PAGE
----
By Adam Lovinus
By Lilledeshan Bose
By Gabriel San Roman
By Rachel Mattice
By Stephanie Zacharek
By Daniel Kohn
By Nate Jackson
By Mike Seeley
James Bunoan Scarlet Crush
Angel Stadium Parking Lot, Anaheim
Saturday, Feb. 14
It should've been a nice little bastion of goodness amidst the otherwise tacky, swap-meet atmosphere of this first-ever Angels FanFest (too many people in booths pushing useless products, from pricey mattresses to Register subscriptions). And between all the player appearances and endless lines for autographs (which we're so not into—just try convincing your buddies that illegible scribble on your hat really says "Vlad Guerrero"), there was the only attraction that mattered to us in the form of local kids Scarlet Crush, who were doing two half-hour sets each day of this torrid weekend-long affair. Yet this wasn't Scarlet Crush, certainly not the one we've written slobberingly about for nigh on four years now. No, weirdly, this was some watered-down cover band that looked an awful lot like Scarlet Crush, but wasn't, farting off one overplayed classic rock tune after another, from the Beatles to ZZ Top to Johnny Cougar Mellencamp. "Who are you people, and what have you done with one of our favorite bands?" we screamed silently. Surely this was done to placate the masses in attendance, who couldn't give a whit about anything musically that's not being fed to them through the evil filter of corporate radio. It was aural comfort food, which we guess was all right, and if we're gonna sit still for a half-hour of songs we've heard far too often in one lifetime, then we'd rather have Scarlet Crush be the band playing them more than almost any other. The whole thing just felt odd—Scarlet Crush slumming with other people's hits when their originals are good enough to stand right up against all the tunes they were covering. They did sneak a couple of their own songs in at the end, including the coulda-been-huge smash "Something to Say," so that was some solace. But as for the covers? They're above that. We hope they at least scored some game tickets out of the deal.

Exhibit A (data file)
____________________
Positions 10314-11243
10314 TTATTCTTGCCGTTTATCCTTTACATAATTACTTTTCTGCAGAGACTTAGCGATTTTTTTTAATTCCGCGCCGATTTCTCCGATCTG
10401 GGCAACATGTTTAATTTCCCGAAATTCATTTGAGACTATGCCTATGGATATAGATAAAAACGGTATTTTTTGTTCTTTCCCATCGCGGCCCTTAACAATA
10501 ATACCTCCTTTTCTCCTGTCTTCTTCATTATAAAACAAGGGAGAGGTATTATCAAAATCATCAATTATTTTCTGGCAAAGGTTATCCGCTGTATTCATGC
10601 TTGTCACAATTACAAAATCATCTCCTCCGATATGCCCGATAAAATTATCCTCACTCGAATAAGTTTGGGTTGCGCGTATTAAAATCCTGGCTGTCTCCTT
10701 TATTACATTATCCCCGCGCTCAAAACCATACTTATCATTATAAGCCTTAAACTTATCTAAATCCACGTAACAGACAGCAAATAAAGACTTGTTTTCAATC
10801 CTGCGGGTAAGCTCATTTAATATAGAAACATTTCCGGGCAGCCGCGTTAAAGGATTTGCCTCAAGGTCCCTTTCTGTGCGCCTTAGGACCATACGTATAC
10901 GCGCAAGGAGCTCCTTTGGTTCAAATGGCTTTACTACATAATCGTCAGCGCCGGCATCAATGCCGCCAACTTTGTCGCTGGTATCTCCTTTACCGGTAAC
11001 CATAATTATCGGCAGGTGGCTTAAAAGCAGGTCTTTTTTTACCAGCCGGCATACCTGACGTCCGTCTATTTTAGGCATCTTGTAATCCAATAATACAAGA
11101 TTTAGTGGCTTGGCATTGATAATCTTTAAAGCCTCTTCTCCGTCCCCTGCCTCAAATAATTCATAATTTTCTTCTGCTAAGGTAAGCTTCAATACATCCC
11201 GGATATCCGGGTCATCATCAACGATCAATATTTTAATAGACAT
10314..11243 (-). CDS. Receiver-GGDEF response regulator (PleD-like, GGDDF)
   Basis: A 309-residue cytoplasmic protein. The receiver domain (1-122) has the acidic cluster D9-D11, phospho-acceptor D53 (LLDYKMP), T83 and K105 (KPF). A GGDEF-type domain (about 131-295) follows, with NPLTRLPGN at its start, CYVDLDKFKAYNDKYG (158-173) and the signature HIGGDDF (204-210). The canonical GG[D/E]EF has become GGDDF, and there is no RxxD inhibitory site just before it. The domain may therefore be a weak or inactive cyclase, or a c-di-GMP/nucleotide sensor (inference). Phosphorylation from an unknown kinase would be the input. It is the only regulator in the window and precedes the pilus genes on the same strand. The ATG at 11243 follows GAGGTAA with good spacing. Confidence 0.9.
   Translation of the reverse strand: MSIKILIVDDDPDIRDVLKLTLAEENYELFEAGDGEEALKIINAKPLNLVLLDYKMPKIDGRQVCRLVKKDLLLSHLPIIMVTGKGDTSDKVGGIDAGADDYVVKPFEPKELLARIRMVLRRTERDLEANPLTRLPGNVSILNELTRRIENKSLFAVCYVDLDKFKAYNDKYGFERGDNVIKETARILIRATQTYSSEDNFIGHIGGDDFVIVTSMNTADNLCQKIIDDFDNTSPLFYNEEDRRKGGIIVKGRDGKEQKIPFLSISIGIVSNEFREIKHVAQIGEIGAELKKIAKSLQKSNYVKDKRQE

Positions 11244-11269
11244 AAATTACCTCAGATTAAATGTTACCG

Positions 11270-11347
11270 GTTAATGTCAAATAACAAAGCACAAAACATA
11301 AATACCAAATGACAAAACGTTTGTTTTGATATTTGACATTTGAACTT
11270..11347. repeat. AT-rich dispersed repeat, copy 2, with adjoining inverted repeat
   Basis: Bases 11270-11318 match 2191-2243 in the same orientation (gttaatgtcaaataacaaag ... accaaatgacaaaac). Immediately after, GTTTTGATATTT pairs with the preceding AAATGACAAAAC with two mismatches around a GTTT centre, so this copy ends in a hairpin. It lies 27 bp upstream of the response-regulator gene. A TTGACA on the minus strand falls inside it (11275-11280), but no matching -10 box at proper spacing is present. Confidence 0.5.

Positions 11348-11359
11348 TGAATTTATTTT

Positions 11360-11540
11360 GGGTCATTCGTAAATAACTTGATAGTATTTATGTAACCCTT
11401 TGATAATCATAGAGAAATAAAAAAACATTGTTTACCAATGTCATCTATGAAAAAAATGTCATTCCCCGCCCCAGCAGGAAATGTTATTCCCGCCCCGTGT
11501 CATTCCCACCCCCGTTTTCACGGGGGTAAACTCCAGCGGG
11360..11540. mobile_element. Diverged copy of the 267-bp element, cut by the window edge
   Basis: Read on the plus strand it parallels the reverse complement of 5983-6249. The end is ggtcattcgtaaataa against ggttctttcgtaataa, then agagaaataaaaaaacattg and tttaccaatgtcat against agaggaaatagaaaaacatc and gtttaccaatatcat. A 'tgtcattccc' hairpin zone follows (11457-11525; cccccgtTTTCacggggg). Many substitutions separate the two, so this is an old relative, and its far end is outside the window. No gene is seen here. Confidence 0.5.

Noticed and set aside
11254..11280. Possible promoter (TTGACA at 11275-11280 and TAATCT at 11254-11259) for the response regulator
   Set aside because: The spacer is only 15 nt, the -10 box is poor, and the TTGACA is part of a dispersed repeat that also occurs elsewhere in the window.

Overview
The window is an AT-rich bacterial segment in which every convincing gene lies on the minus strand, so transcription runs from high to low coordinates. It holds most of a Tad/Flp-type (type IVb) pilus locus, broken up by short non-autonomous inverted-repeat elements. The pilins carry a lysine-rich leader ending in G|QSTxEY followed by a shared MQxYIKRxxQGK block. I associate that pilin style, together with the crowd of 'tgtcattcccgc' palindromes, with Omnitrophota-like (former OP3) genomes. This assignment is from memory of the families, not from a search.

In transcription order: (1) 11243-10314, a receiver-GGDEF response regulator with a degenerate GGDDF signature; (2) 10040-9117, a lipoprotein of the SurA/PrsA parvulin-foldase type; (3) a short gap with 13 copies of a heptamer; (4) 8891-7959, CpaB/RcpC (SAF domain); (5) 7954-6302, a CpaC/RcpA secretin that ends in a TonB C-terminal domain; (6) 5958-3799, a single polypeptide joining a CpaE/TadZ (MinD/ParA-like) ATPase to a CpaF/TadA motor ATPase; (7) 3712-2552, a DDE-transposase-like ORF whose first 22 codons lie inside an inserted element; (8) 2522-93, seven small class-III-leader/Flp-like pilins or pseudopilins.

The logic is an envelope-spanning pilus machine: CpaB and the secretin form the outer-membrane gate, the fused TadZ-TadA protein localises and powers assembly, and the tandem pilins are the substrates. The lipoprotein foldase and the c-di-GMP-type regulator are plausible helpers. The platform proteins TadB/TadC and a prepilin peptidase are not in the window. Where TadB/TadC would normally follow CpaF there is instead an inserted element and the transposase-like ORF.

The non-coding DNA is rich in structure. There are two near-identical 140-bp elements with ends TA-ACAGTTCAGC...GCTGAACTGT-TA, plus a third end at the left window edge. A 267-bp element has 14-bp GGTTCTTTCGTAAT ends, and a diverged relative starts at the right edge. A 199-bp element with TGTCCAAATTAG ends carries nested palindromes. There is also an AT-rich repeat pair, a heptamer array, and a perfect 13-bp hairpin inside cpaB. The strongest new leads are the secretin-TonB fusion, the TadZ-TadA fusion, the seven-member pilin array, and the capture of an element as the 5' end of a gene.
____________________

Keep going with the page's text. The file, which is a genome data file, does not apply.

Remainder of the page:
House Of Blues, Anaheim
Saturday, Feb. 21
Yet another exercise in self-flagellation, a mini-Warped Tour scenario (only without the blatant fan exploitation) where we once again hurl ourselves into a sea of shrieky, trucker-hat-bedecked teenage girls and the pimply faced teen boys who fuck them with their eyeballs. And why do we do this? Hey, after a couple of weeks spent seeing music in dicey locales with sketchy, insane parking arrangements, we wanted to go someplace nice—and nice is certainly the House of Blues, even though we knew going in that the music was more or less going to sound like a big, endless fart.
Okay, at least with Simple Plan, one of the dorkiest bands to ever have the misfortune of plugging in an amp—their mega-hit "I'd Do Anything" sounds like Barry Manilow trying to do punk. Yes, we knew we'd hate them plenty, and not just because they're Canadian (even worse, they're from Montreal, so they're FRENCH Canadian!), so we didn't even bother sticking around.
Naturally, we assumed everyone else on the bill would be wretched, in a sort of crap-by-association way. But we were happily wrong, and we surprised ourselves by enjoying—just a little bit—the screamo-metal antics of Billy Talent, for whom we had prepared a slew of verbal darts in advance (here's one: "Billy Talent? Barely Talented!"). While it's certainly true we could've done without their stretching-for-street-cred Buzzcocks tees, their overall guitar assault felt refreshing, and at least the lead singer's guttural warbles possessed a semblance of melody. A goofy-good, not-whiny, highly animated (in a could-be-on-banned-substances kind of way) front man led the band through a flurry of not-half-bad songs, too, and even though Billy Talent were also from Canada, they were from Toronto, which is good Canadian—kind of like being a Texas band, but being from Austin.
We remembered we liked Sugarcult ever since they were a nothing band playing Chain Reaction. And while we found pleasure with this set—the pop, the punk, the pop punk and the punky pop—it was heavy with new tunes off their soon-to-be-released new record, and at this particular moment, we craved familiarity, which we found in "Bouncing Off the Walls," their so-far sole radio hit (well, at least on the old, dead KMXN-FM 94.3). Good band, but we just don't have a lot to say. Perhaps we ought to stop hanging around the outside bar and watching the bands play on the video screens.
Not much else either about MXPX, who've been around forever and who used to be Christian, then weren't, then were again but instead were a "band who happen to have Christian members" and not a "Christian band" (er, anybody got a scorecard so's we can keep track?). We give them props for longevity, for sure, and we liked their set quite a bit—they go much deeper musically than a lot of other bands who do the whole Buzzcocks/Green Day thing (organ flourishes!), and if we're gonna be subjected to MXPX, better to do it comfortably in a nice, clean, orderly, air-conditioned room than some sweaty, godforsaken outdoor festival.